Week 10, only 42 to go.
It has been a hard one this week, not the research but finding the energy to sit for hours upon hours, staring at a computer screen. When you feel a tad under the weather, its hard to stay focused, but more so, to have the willpower to carry on a task you’ve set yourself.
I always knew that some weeks were going to be harder than others, especially when I’m already struggling with every day tasks due to not feeling well. I also knew that writing about some ancestors would be a challenge because not every single one will pull on your heartstrings.
I knew that my dads side was always going to be harder as I haven’t heard my grandparents or great grandparents telling stories of theirs lives.
I really do struggle with that, I so badly want to hear all about their memories, I want to see their eyes alight as they talk about their loved ones, I want to be able to feel the love that they hold in their hearts for their nearest and dearest.
Fate threw us the worst hand possible, when my dad was cruelly ripped away from us, not only did we lose our dad, we lost all the memories we could have made, the love, pride and understanding that everyone should feel from their father.
We also lost his memories and his stories that I so long to hear.
I wish I could phone him up and tell him all about what I’ve discovered, I wish I could ask him nicely to have his DNA tested, that we could both eagerly await the result to hit our email accounts. It hurts that I can’t have that with him but that is why I have to fight against the days I feel to rotten to sit and write these blogs, to re-reseach the facts, to look through the newspaper archives in hopes they shed a little light on who these people really were, to try to understand their characters, to get to know them. It’s my only way to keep him close, to learn about his family, my family.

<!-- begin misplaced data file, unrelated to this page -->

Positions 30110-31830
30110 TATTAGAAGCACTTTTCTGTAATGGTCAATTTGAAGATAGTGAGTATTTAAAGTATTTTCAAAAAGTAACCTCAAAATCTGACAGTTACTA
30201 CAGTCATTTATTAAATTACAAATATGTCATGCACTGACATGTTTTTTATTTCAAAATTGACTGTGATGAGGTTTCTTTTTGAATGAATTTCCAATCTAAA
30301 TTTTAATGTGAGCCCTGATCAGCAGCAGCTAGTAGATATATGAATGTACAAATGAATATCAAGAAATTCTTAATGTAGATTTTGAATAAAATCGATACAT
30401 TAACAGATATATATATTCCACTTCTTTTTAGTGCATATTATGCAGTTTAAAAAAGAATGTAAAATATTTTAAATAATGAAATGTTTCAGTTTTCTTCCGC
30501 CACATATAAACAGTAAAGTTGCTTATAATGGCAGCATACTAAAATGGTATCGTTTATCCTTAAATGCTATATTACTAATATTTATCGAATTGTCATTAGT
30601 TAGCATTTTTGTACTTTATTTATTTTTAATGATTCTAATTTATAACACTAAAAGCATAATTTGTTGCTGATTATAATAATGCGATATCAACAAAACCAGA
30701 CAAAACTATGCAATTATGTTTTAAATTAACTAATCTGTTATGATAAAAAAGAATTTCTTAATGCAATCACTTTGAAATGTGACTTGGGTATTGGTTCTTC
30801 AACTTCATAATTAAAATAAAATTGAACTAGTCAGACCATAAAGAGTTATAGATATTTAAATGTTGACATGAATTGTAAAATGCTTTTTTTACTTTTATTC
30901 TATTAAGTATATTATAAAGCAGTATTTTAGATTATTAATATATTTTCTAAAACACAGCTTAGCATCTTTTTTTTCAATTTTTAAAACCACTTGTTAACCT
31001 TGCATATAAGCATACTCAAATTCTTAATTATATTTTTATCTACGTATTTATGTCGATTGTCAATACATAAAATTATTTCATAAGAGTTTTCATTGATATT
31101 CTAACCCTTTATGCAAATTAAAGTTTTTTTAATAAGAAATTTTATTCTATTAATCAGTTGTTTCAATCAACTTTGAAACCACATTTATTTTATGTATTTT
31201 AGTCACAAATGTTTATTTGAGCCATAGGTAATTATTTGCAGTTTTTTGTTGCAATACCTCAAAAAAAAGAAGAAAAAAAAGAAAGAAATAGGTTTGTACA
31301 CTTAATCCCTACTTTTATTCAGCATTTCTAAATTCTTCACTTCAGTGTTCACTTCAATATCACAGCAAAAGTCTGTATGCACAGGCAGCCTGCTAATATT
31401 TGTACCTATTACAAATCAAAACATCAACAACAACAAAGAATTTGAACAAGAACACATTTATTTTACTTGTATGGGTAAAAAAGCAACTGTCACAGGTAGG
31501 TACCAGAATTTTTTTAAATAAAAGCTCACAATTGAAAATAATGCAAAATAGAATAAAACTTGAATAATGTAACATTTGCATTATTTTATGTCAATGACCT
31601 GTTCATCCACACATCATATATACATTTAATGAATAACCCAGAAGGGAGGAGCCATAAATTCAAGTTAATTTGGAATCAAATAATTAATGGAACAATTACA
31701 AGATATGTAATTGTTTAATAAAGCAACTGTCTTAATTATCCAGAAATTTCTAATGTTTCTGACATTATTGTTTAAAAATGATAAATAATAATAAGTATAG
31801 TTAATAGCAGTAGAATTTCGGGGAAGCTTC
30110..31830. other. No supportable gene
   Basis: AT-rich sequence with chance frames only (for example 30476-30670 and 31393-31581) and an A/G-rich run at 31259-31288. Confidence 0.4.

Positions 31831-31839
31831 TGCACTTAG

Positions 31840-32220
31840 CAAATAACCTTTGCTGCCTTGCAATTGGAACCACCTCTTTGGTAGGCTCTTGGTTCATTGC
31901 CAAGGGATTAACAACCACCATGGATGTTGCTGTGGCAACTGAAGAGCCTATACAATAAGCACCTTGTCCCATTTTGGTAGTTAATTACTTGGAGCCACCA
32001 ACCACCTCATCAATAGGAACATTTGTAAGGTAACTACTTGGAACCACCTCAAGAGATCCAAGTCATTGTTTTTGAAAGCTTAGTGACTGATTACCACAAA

At the end of the day, family is the most important thing in my life and I can’t fail them, by failing myself. I want to make them proud, and I hope that dad is somewhere up there, looking down on me with a smile on his face and a belly full of pride.
So anyway, that brings me to this weeks ancestor, my dads, great great-grandfather, Henry Carr.
Henry Carr was born about 1830 in East Tytherley, Hampshire, England to John Carr and Elizabeth Foot.
He was christened on the 14th March 1830 at St Peters Church, East Tytherley, Hampshire.
In 1841 he was residing at Cottage, East Tytherley, Hampshire, with his father John, his mother Elizabeth and his siblings John, Elizabeth, George and William.
Henry father is working as a Sawer.
The Carr family are living next to Mr Joseph Pragnell and his family and Mr James Olding and his family.
On Oct 16 1843 Henry’s sister Elizabeth dies at the age of only 17
On the 3rd October 1850 Edward Phillips, church minister, unites in marriage, Henry Carr and Caroline Lye, daughter of William Lye and Ann Carr nee Davies.
They marry at The parish church, St Peters, East Tytherley, Hampshire.
Caroline signs the register with an X.
Their witnesses are Cornelius Prangell and Sarah Olding.
Caroline must have been pregnant at the time of their wedding as their first child, Elizabeth Carr is born on the 14 March 1852 at Lockerley, Hampshire.
By the 1851 census, Henry, Caroline and their daughter Elizabeth are residing at Lockerley Green, Lockerley, Hampshire.
Henry is working as a Sawyer. Their neighbors are James Bettridge, his wife Dinah and son in-laws Charles and John Curtis, also James Day, his wife Caroline Day and their cousin Hannah Paddock.
|Elizabeth Carr||1 Mo|
On the 7 May 1853, Henry and Caroline welcome their first son into the world. George Henry Carr was born at 6 James Street, Southampton, Hampshire, England.
Henry is still working as a Sawyer.
On 14 Sept 1855 Henry and Caroline have a baby girl, Jane Carr born at East Tytherley.
Ellen Carr is born on the 24 May 1858 at East Tytherley.
Henry’s occupation is still a Sawyer.
The new census year has arrived and welcomes a new baby girl into the Carr clan. Charity Carr was born on the 25 January 1861 at East Tytherley.